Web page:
McDonald v. City of Chicago Case Brief

Facts of the case

Several suits were filed against Chicago and Oak Park in Illinois challenging their gun bans after the Supreme Court issued its opinion in District of Columbia v. Heller . In that case, the Supreme Court held that a District of Columbia handgun ban violated the Second Amendment. There, the Court reasoned that the law in question was enacted under the authority of the federal government and, thus, the Second Amendment was applicable. Here, plaintiffs argued that the Second Amendment should also apply to the states. The district court dismissed the suits. On appeal, the U.S. Court of Appeals for the Seventh Circuit affirmed.


The Court held that the Second Amendment protected the right to keep and bear arms for the purpose of self-defense and that the Second Amendment was fully applicable to the states. Self-defense was a basic right and was the central component of the Second Amendment right, and the Court had recognized that the Second Amendment right applied to handguns, which were the preferred firearm to keep and use for protection of one’s home and family.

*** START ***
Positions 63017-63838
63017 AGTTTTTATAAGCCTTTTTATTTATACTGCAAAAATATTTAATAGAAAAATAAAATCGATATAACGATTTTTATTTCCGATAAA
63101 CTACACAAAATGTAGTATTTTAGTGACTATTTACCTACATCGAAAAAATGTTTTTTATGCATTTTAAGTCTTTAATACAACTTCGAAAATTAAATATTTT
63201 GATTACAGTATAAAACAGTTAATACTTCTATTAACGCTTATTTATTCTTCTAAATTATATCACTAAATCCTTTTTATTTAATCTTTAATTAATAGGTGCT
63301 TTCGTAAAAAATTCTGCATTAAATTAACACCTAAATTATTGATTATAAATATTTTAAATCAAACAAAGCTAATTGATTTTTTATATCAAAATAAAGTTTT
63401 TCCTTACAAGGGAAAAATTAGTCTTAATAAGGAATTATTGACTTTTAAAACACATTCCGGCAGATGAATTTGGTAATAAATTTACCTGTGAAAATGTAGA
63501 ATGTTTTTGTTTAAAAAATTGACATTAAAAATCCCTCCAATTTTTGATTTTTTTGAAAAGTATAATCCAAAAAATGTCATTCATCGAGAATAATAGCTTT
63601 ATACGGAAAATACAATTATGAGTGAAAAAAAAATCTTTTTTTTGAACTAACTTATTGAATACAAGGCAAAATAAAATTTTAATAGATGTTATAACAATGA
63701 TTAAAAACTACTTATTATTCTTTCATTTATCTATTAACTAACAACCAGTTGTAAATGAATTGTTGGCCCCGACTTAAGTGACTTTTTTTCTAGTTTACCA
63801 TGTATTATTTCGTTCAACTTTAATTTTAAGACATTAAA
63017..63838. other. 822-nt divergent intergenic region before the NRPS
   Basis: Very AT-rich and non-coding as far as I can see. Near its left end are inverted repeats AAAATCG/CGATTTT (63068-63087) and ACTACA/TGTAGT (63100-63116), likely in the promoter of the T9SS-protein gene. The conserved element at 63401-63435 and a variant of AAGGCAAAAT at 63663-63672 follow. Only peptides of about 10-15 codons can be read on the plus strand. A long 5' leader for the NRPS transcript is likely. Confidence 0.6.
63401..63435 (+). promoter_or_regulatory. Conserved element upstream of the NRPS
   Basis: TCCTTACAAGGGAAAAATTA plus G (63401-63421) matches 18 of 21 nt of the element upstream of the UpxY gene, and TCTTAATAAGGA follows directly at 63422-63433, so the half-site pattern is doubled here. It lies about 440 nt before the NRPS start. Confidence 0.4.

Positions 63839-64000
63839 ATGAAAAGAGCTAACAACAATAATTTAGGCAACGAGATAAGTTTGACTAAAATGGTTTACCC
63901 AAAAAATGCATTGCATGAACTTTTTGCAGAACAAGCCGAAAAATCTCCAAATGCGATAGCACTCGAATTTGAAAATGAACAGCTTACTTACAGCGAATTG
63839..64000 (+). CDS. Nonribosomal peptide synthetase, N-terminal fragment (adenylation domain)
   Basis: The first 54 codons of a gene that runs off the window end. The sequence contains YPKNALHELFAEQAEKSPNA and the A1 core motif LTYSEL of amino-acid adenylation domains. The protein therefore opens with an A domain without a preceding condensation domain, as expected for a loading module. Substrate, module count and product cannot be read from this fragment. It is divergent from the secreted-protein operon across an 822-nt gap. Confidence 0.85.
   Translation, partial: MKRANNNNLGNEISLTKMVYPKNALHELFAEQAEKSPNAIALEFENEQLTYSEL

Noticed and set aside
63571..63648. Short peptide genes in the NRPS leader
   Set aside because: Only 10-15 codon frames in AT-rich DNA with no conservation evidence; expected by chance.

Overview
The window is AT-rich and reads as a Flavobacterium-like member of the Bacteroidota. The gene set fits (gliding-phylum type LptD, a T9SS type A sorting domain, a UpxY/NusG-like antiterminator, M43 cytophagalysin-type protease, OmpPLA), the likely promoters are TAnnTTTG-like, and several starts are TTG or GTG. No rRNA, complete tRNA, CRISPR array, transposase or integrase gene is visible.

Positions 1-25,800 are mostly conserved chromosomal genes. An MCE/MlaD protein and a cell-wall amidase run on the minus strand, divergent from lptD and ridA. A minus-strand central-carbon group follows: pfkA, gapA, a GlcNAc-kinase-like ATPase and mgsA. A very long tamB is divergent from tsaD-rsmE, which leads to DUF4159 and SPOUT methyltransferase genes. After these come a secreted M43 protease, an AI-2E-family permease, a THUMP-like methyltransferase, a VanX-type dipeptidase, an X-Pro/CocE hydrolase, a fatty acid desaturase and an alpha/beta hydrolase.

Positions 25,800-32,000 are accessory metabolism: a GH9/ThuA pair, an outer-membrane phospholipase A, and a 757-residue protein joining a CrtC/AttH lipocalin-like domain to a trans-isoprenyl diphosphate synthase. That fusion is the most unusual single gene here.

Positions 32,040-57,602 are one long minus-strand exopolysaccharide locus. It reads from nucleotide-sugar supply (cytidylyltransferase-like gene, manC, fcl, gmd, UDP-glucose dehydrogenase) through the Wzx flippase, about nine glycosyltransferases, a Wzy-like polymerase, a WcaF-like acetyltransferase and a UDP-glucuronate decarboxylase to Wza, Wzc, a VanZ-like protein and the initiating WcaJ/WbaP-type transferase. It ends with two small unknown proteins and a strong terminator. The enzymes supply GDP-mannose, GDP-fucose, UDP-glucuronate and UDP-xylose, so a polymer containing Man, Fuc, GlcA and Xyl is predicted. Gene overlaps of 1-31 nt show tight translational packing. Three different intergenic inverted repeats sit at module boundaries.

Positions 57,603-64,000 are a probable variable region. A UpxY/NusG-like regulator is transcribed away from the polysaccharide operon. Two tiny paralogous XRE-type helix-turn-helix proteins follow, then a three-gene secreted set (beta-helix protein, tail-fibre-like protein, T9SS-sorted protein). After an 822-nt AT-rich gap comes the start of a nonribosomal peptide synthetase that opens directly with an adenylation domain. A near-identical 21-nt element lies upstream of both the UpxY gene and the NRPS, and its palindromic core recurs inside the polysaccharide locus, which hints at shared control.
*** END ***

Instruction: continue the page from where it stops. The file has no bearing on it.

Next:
• Advocates: Alan Gura for the petitioners Paul D. Clement for respondents National Rifle Association et al. in support of the petitioners James A. Feldman for the respondents
  • Petitioner: Otis McDonald, et al.
  • Respondent: City of Chicago
  • DECIDED BY:Roberts Court
  • Location: U.S. Court of Appeals for the Seventh Circuit
Citation: 561 US 742 (2010)
Granted: Sep 30, 2009
Argued: Mar 2, 2010
Decided: Jun 28, 2010
McDonald v. City of Chicago Case Brief